by Vivien Gnekow De Bernardi
Preparing our luggage tags for Costa Rica was already orientation. The closest I could get to an address was “30 meters east of Giardino Tropical”. As we landed in Liberia, the low mountains and neat green land plots reminded me of Ireland, but 28°C (82°F) and an open air arrival area with birds building nests in the rafters quickly proclaimed the tropics.
The drive through the Nicoya peninsula to the Pacific coast took about an hour on a paved road, passing mountains with palm trees on top, followed by slightly more than an hour on an unpaved road, winding through jungle with vividly colored flowers, orange, yellow, red, purple, magenta. The small surfer town of Nosara, in the Guanacaste Province, is an explosion of natural beauty. There’s not much to do, but such a panoply of sights and sounds that I felt like some kind of primordial sponge fulfilled by simply absorbing.
On the narrow trail to the beach we listened attentively to rustles and sounds made by unfamiliar birds and animals, until hearing the first soft rush of waves. Then suddenly, spectacularly crashing waves on a dark sand beach took our breath away, as what seemed like half the village of Nosara gathered to watch the sun set. Every evening a different performance as clouds or clear sky determined the fiery scenario and everyone hoped to see the famous flash of green light as the sun’s rim sank out of view, darkness only ten minutes behind.
Early morning we’d wake to the growling roars of howler monkeys and sometimes be outside in time to see whole families swinging through the trees, munching the tender top leaves. Then we were off for a long but easy walk on the flat pristine beach, passing only a half dozen people or being passed by someone on horseback. Now I know where they film the travel commercials.
The town is small with a surfing school and, surprisingly, two yoga institutes, locally made jewelry and crafts, and a plethora of good open air restaurants with beautiful ceilings made from the hard wood of the guanacaste tree. The food is simple, fresh, and delicious: fruit smoothies and shade-grown coffee to accompany a hearty surfer breakfast or gallo pinto, the tasty local stir fry of rice and beans. We’d check email at the café and perhaps get distracted by an iguana climbing a nearby tree, or the singing of a magnificently crested multi-colored bird. Afternoons are warm, inviting naps rather than lunch, and in the evenings we’d have salad, fresh fish or free-range chicken with plantains or pasta. The local Ticos are friendly and gracious and don’t like confrontation or anger. I was startled at first but then enjoyed being called “mi amor” by the server.
Costa Rica is an unarmed democracy, the only Central American country that has never been ravaged by war. There’s very little violence or abject poverty, although we were warned about stealing. With strong governmental support for education, 98% literacy, and a university, Costa Rica’s four million citizens have the highest standard of living in Central America. There’s an excellent health care system available to all of its citizens. The Hospital Nacional de Niños (National Children’s Hospital), supported by Costa Rica’s only amusement park and an annual telethon, is one of the most specialized medical centers in Latin America, freely treating more than 320,000 children a year without regard to immigration status. Above all, Costa Rica is a nature lover’s paradise. At one point it had lost almost 80% of its rainforest, when the government stepped in and, with the help of U.S.-sponsored debt forgiveness, reforested more than 50%.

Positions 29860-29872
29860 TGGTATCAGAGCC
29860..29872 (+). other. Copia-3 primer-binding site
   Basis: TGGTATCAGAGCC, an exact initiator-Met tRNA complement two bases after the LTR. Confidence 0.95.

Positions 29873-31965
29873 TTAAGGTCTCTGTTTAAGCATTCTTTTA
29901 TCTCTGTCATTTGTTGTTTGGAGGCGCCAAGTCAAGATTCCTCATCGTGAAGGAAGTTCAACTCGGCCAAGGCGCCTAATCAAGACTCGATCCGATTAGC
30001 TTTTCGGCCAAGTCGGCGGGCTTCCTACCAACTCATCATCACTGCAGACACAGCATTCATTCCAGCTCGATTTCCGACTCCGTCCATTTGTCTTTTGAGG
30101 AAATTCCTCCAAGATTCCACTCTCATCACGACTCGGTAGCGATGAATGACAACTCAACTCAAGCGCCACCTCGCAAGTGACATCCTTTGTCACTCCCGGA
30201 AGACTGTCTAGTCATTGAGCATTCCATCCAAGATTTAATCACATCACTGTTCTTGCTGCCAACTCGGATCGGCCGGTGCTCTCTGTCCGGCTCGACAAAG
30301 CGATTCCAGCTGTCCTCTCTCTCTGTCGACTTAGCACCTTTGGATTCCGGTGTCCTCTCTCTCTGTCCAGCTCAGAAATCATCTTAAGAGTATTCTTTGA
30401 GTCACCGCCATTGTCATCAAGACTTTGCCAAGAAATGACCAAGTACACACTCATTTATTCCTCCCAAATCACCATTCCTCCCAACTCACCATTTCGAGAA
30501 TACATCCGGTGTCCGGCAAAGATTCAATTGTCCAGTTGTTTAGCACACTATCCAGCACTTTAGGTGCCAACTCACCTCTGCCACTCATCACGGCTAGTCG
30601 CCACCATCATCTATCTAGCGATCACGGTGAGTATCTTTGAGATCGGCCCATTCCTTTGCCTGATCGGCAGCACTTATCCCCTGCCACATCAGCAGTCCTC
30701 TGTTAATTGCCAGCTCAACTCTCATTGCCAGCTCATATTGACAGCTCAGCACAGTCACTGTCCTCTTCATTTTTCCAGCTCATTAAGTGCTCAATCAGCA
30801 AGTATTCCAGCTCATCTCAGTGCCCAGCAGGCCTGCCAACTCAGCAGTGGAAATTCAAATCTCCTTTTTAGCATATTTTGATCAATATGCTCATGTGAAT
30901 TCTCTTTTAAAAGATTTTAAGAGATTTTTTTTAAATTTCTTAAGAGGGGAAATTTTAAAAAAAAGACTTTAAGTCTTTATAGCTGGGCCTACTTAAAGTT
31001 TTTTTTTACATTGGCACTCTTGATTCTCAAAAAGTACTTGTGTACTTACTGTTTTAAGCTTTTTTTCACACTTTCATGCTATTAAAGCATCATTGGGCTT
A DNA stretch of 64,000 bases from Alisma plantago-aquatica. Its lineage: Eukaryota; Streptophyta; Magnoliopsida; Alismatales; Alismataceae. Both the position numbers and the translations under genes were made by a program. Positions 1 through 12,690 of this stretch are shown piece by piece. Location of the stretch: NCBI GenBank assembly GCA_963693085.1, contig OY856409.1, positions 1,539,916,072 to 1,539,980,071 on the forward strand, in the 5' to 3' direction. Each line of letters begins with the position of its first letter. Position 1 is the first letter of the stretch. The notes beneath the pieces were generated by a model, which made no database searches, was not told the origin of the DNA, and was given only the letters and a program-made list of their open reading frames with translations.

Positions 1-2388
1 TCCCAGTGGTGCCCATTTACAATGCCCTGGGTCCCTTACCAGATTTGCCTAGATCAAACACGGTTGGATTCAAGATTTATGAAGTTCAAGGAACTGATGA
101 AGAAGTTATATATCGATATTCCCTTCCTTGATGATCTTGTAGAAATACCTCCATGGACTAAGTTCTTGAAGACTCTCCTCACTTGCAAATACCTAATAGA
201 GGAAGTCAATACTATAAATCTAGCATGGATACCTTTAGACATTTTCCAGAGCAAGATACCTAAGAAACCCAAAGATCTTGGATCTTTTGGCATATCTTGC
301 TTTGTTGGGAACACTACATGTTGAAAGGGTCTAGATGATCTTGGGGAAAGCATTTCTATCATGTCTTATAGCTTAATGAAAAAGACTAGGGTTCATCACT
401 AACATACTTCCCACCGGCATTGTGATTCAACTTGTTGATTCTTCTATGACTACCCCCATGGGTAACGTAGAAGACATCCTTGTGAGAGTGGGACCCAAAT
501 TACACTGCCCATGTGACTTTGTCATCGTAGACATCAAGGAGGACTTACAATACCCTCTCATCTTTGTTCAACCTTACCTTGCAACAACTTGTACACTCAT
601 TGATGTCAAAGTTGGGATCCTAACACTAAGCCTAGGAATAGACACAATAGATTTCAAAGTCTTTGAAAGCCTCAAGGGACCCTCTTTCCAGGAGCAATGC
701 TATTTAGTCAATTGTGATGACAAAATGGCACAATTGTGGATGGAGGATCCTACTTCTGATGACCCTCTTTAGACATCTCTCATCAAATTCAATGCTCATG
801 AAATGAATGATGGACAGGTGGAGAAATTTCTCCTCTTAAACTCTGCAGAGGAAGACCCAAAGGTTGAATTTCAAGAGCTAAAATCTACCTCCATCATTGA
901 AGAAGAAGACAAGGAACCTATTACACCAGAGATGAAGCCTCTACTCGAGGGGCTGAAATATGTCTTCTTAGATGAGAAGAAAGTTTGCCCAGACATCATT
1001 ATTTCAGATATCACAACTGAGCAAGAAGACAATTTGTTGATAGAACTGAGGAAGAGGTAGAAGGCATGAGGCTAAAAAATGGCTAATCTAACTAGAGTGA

In 2008, Costa Rica was ranked as one of the top five nations in the world for environmental conservation. As a bridge between north and south in the Americas, where the animal species from two continents mingled, Costa Rica has the highest density in the world of wildlife species per 10,000 sq. km. One evening we were entranced watching what someone called “a grasshopper on steroids”, perhaps 12 cm (4.7 inches) long, as it explored the condo garden.
The next day, driving again on an unpaved road, we passed a young man dipping his bucket into a barrel of molasses, which he then tossed onto the ground to cut down on dust in front of a popular restaurant. We forged three rivers to reach the turtle refuge at Ostional Beach. Baby turtles were breaking out of their eggs to begin the dangerous trek towards the sea, with flocks of vultures waiting to attack. The baby turtles have to struggle on their own in order to develop their lung power and the dozen or so onlookers tried to ward off the birds. It was so touching to watch these small creatures launch themselves into the immense ocean! Towards evening we had the incredible good fortune of seeing a 50kg (110 lbs) female Olive Ridley turtle struggle up above the shore line and proceed to dig a huge hole, frequently stopping to catch her breath, before depositing more than 100 eggs. It’s not by chance that when the Ticos want to use the superlative to say something is wonderful, they say “pura vida”. Pure life, Costa Rica, mi amor!
Vivien Gnekow De Bernardi is an American married to a Swiss, who lives in Ticino. She worked as a Special Ed teacher for 30 years and now gives her attention to her twin passions of reading and writing (when she’s not travelling!)
Turtle laying eggs
Running for the sea
12 cm grasshopper